Keep it legal – informed consent

Montgomery five years on: how has the landscape changed for medical practitioners

First published in Independent Practitioner Today in June 2019

In 2015 the Supreme Court handed down judgment in the case of Montgomery v Lanarkshire HA [2015] and effectively changed the understood legal definition of informed consent.

The doctor who is counselling a patient before a procedure or course of treatment will now be judged on whether they discharged duties imposed on them professionally and by the law, not by reference to what information a reasonable doctor would have imparted, but rather by reference to whether a reasonable patient has been provided with all information material to their agreement to such treatment. This advice has to deal with all of the realistic alternatives open to the patient, including those the doctor is not able or willing to perform.

Whilst the move was welcomed by many as bringing the legal duties of medical practitioners in line with long held regulatory professional standards, others feared that the newly defined legal obligation encouraged a defensive style of medical practice that shifted the focus from helping the patient to protecting the doctor. Five years on the full implications of this case are undoubtedly yet to be seen however, the handful of cases that have so far tested the principles laid down in Montgomery have fine-tuned the legal duties of the doctors and the expectations of the patient.

Medical practitioners have long been cautioned that as a rule of thumb, the Court will be likely to find that what is not recorded in a patient’s notes or subsequent clinic letters, probably did not happen. The Courts will be sceptical of witness testimony, which is often provided years after the event, that a doctor discussed matters with their patient which they then failed to record in the notes. The principle has been reiterated yet again in a recent case, where the Court found a surgeon to have breached their duties towards a patient (regardless of their skill in the operating theatre), as they were a poor communicator of risks. This conclusion was reached on the basis that although in his witness statement the surgeon stated that that he would have mentioned certain risks that he failed to record, because it was his usual practice to do so, he failed to mention those very same risks when he gave evidence in chief about the risks of the operation.[i] This situation can best be avoided if the contemporaneous records match what the surgeon’s usual practice is said to have been.

In the very same case, a signed consent form that quoted paralysis as a risk was deemed not to constitute informed consent as the patient said to have been rushed into signing the form without appreciating the full implications of the risks. The patient needs to understand the incidence or the frequency of the risk, as well as the likely severity on the facts, of their own case.

 Another recent case was settled out of Court because it was anticipated that the Claimant’s factual evidence would have been found more reliable than that of the treating surgeon, who was alleged to have failed to provide a risk benefit analysis of the different available treatment options.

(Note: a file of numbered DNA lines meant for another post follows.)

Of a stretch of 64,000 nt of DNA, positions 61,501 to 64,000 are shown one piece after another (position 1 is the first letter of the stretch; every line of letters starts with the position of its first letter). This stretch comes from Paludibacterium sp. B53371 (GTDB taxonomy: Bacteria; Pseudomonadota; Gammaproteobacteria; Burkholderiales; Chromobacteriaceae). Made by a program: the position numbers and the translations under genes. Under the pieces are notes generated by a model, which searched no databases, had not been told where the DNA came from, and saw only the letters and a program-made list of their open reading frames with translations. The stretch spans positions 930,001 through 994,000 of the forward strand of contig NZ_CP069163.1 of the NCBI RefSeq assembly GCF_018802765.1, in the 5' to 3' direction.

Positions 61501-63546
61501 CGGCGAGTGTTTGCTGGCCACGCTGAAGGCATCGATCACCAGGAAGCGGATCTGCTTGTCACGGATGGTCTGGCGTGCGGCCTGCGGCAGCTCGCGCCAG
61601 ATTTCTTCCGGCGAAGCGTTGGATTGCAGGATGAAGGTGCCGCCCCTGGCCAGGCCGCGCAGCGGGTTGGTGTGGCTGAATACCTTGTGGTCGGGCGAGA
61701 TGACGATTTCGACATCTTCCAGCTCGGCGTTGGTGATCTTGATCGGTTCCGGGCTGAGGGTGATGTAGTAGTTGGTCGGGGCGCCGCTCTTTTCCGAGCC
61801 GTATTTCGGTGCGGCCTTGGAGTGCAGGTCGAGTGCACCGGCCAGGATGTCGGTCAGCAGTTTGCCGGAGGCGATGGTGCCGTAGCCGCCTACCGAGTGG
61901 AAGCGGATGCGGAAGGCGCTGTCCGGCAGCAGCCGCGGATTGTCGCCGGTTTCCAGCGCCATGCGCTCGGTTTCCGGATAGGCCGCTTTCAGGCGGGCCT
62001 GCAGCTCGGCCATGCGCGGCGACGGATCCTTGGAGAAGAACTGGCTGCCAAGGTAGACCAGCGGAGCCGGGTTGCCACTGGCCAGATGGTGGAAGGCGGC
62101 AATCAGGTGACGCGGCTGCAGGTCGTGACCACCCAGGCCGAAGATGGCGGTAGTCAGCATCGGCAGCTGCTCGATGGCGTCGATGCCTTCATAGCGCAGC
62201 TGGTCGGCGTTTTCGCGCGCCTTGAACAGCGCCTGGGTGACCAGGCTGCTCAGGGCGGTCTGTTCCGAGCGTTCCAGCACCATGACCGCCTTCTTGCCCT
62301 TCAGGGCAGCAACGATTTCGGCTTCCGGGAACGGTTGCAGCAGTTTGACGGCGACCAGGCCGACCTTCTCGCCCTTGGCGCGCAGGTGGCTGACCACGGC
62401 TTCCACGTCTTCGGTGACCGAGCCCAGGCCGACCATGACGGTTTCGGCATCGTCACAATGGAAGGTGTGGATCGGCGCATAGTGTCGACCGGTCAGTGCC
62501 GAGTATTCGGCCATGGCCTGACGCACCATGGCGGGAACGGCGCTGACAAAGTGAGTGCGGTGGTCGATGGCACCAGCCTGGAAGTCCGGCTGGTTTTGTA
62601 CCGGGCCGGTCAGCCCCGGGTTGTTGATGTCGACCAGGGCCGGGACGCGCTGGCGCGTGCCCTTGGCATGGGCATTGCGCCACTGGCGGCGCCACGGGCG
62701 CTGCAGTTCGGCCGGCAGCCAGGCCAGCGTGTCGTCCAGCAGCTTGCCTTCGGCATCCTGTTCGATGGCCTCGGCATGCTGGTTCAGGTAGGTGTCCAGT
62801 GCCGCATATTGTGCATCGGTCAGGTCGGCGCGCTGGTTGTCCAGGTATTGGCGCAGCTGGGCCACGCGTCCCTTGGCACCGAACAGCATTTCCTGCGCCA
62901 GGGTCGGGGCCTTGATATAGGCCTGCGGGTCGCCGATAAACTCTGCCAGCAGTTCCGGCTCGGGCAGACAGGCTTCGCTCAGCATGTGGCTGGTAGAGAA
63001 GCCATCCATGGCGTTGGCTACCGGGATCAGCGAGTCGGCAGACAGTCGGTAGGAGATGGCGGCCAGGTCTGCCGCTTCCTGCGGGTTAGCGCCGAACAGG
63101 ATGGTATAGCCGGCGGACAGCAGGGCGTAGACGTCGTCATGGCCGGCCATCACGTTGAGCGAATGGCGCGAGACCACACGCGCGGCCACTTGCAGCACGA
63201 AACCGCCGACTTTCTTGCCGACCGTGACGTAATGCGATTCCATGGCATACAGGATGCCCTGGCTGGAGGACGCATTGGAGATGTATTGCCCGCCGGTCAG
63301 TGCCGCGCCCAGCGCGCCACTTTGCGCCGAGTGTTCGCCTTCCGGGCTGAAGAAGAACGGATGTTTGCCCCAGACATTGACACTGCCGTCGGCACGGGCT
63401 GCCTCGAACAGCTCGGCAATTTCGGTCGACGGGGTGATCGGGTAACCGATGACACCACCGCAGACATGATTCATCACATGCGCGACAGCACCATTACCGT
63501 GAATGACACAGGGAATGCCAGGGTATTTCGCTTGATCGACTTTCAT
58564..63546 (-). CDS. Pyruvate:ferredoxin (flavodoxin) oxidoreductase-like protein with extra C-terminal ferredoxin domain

Providing such risk benefit analysis is an integral part of a medical practitioner’s duty. This is complicated by the fact that before their surgical ordeal, many patients have little interest in hearing about the risks they have to take, and many doctors recognise and respect an obligation to protect them from the fear associated with such disagreeable realities. When things go well – as they do for most patients – the patients are grateful. In the minority of cases where things go wrong, the attitudes change dramatically and patients become obsessively interested in the details they failed to absorb through inattention.

The courts are only called upon to be the arbiters of whether a doctor has discharged their professional duties towards a patient in the minority of cases where things have gone wrong.  It is as though they view matters through the wrong end of a telescope:  the doctor may have a waiting room of 20 patients, 19 of whom may be expected to do very well, yet the court only judges what should have been said on the basis of the 20th case who suffered the 5% risk. In that context, it can be difficult to remember that a doctor’s role is not to overload their patient with information that they have no interest in hearing. Most patients do not want to hear about all the adverse risks and benefits, let alone those associated with all the other possible available private treatment options in the UK and abroad. Most doctors do not have time in the typical out patient clinic to provide such a discourse, still less to make a detailed note of what has been said.

The reality is that both doctor and patient need to ensure that the discussion of relevant information is held in a way to enable the patient to use it meaningfully. Montgomery has reflected a secular change in expectations that doctors will provide patients with some additional information as was already spelled out in guidance from the GMC. Now we have to organise medical services so that this duty can be discharged. Patients have to be persuaded to work harder to absorb information – the autonomous empowered patient cannot be a soft option.  We must not lose sight of a doctor’s role as a guide and counsellor as to why a particular treatment may ultimately be in a patient’s best interest despite all of the inherent risks.

[i] Hassell v Hillingdon Hospitals NHS Foundation Trust [2018]